past. Acceptance of the need to adopt decolonising practices provides an
opportunity to align with a non-linear Indigenous-led approach to solving complex
problems, and climate change is no different.

Debate continues on Te Tiriti, co-governance, and the place for Indigenous
knowledge in policy and action. As previously noted, successive governments have
understood only the linear timeline with climate change action seen as the future’s
challenge. It is time to recognise our Indigenous views of climate change as a ‘now’
problem to fix. Climate change action could then take on a new lease of life, that
sees it at the forefront of political action locally and globally, with Indigenous practice
informing policy as collective action centred upon the present, utilising knowledge
from the past, with an eye to enabling future generations to thrive.

Ally Reid


1 Baisden, T. Climate explained: could biofuels replace all fossil fuels in New Zealand?
2 Daalder, M. National’s ‘carbon dividend’ takes climate cash for tax cuts
3 National Party. National’s plan to get our country back on track
4 ACT Party. A climate response that doesn’t cost the Earth
5 NZ First Party. New Zealand First 2023 Policies
6 Nature Climate Change. Response: The Paris Agreement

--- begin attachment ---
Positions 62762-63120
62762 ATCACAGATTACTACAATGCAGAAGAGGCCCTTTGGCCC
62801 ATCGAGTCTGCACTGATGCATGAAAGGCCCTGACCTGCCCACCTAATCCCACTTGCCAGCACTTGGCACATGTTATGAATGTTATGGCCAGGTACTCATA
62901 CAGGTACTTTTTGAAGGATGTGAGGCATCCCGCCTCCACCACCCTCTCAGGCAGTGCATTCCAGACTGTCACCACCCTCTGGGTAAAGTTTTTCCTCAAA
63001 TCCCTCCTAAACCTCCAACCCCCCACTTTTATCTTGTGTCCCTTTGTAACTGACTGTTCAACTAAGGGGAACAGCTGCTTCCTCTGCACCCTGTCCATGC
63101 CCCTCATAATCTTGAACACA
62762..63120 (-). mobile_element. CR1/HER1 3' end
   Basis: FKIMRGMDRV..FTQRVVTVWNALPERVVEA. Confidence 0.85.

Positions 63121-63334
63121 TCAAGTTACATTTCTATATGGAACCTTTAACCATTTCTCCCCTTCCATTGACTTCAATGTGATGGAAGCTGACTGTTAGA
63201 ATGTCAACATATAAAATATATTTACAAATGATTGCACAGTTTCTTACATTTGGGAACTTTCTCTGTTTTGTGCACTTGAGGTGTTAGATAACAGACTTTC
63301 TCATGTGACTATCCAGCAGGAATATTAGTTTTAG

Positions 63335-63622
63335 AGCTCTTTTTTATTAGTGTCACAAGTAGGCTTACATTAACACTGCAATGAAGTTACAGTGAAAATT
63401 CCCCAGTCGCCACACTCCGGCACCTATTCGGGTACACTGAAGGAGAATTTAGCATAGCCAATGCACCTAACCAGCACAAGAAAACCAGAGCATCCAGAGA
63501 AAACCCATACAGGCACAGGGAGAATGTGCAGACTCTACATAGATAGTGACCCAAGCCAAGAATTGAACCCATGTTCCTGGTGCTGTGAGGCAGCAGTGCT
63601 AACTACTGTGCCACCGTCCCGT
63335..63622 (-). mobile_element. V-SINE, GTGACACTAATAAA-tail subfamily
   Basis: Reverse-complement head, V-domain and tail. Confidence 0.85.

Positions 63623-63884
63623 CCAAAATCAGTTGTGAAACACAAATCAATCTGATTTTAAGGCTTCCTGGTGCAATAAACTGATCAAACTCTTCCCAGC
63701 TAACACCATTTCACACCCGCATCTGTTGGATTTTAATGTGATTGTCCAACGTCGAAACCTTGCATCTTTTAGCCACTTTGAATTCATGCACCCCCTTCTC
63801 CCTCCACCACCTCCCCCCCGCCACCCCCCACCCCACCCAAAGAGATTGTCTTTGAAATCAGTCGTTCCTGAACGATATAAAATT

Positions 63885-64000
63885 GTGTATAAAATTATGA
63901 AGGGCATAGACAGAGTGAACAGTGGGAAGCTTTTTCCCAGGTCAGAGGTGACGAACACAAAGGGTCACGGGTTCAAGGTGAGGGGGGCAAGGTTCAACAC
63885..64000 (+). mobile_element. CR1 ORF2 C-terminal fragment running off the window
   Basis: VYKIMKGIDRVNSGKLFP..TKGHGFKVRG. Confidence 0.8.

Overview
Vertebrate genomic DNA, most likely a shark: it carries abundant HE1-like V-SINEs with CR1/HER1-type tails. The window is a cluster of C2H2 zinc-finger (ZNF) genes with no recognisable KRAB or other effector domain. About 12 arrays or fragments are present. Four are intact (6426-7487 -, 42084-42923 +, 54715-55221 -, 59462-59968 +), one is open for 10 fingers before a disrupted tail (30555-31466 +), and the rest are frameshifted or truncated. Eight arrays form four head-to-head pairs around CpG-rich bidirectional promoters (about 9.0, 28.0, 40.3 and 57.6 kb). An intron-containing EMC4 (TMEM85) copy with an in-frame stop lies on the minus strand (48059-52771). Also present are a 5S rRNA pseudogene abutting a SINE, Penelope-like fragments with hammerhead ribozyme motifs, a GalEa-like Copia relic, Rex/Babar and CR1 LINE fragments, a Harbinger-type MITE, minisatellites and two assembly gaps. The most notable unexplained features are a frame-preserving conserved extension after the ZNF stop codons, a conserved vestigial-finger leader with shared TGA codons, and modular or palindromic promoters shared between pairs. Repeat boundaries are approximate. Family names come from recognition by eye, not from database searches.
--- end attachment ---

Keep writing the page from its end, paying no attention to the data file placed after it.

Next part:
7 Shaw, J. Climate emergency declaration will be matched with long-term action
8 Ministry for the Environment. About the New Zealand Emissions Trading Scheme
9 Kingi, T. Māori landownership and land management in New Zealand (pp. 142-3)
10 National Party. Blueprint for a Better Environment
11 National Party. 100 day Action Plan
12 Stats NZ. New Zealand’s greenhouse gas emissions
13 Ministry for the Environment. Exploring An Indigenous Worldview Framework For The National Climate Change Adaptation Plan
14 Jones, R. To tackle the climate crisis, we need to transform systems according to ancestral original instructions
15 Williams, D. Infrastructure: Luxon’s infrastructure pledges don’t mention climate
16 Madden, K. Restarting the Co-governance conversation
17 Palmer, M. The Treaty in New Zealand’s Law and Constitution
18 Smith, A. National wants to keep agriculture off the ETS, give farmers more time before paying for emissions
19 Cardwell, H. What’s wrong with the Emissions Trading Scheme?
20 Cassegard, C. Toward a Critical Theory of Nature: Capital, Ecology, and Dialectics (pp. 3-4)
21 Climate Change Commission. Progress toward agricultural emissions pricing
22 Carmona, R., et, al.  Analysing engagement with Indigenous Peoples in the Intergovernmental Panel on Climate Change’s Sixth Assessment Report (p. 2)